Mr Sanderson first sued Paltrow in 2019, seeking $3.1m (£2.5m) in damages.
He is now seeking $300,000 (£245,000) after that claim was dropped.
The original 2019 claim stated that after hitting him, “Paltrow got up, turned and skied away, leaving Sanderson stunned, lying in the snow, seriously injured”.
It also said a Deer Valley ski instructor who had been training Paltrow saw Mr Sanderson had been injured but made no attempt to help him.
The instructor did not send for help and later accused Mr Sanderson of having caused the crash in a “false report to protect his client”, the claim said.
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The actress countersued for a symbolic $1, saying it was Mr Sanderson who had caused the crash and delivered a full “body blow”.
Paltrow’s claim said she was shaken by the collision and stopped skiing with her family for the day.
It added that Mr Sanderson apologised to her and said he was fine.
The trial is scheduled to last for eight days.
What happens if Donald Trump is arrested?
Donald Trump has claimed he is set to be arrested over an alleged hush money payment to adult film star Stormy Daniels.
If right in his assertion, the former US president could be charged by authorities in New York within days.
But what will happen if he is indicted – and how will both sides present their case?
What Trump has said
In a post on his Truth Social platform on Saturday, Mr Trump said he expected to be arrested on Tuesday and urged his supporters to protest against the authorities if he is detained and indicted.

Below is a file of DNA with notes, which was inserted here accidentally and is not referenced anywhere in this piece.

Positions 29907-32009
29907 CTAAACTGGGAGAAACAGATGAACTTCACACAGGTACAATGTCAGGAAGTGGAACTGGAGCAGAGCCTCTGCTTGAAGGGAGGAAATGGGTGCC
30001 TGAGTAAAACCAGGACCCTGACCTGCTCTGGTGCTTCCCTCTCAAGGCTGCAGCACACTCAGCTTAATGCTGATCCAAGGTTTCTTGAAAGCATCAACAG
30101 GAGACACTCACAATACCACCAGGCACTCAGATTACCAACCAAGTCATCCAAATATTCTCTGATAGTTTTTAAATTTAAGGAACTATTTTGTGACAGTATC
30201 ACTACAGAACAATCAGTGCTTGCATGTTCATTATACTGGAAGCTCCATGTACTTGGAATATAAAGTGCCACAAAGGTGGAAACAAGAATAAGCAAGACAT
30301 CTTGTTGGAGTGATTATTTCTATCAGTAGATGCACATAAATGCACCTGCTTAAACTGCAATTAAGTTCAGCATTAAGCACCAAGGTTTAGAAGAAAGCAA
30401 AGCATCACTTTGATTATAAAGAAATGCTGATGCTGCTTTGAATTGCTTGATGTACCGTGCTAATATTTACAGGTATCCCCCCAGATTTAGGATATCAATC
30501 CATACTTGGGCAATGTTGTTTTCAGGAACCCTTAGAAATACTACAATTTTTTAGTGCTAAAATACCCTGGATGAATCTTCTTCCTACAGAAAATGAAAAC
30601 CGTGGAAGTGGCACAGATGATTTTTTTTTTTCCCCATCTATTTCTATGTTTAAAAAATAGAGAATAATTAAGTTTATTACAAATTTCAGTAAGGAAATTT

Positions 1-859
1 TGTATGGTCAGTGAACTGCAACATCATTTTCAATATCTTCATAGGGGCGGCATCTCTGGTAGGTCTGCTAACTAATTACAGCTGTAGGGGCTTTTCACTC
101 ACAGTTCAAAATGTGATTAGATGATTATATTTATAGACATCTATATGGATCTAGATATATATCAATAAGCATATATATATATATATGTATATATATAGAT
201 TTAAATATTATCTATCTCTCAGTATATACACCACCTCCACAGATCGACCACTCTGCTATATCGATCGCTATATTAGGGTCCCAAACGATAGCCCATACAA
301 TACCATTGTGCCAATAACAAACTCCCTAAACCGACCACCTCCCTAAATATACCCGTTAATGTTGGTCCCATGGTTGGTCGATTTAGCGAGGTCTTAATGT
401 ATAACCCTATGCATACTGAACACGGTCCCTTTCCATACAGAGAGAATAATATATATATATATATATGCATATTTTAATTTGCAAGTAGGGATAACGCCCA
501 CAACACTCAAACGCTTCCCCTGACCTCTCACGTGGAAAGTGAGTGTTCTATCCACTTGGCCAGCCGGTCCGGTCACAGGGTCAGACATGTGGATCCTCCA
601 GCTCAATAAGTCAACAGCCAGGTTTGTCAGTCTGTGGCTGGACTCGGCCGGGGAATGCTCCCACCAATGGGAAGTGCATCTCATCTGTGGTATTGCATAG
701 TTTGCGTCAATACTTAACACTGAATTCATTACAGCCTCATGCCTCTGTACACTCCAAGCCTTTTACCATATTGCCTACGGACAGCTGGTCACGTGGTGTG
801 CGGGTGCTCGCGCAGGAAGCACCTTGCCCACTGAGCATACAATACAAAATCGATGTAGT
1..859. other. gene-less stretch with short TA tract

He published a long statement describing the investigation as a “political witch-hunt trying to take down the leading candidate, by far, in the Republican Party”.
“I did absolutely nothing wrong,” he said, before criticising a “corrupt, depraved and weaponised justice system”.
However, it’s worth noting a spokesperson for Mr Trump said he had not been notified of any pending arrest.
The case – that the Republican made a payment to Ms Daniels towards the end of the 2016 presidential campaign in exchange for her silence over an alleged affair – is one of several related to Mr Trump.
Other ongoing cases include a Georgia election interference probe and two federal investigations into his role in the 6 January insurrection in the US Capitol.
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What Trump will do
Mr Trump has accused Manhattan’s district attorney Alvin Bragg, a Democrat, of targeting him for political gain, and may try to argue for the dismissal of the charges on those grounds.
He could also challenge whether the statute of limitations – five years in this instance – should have run out.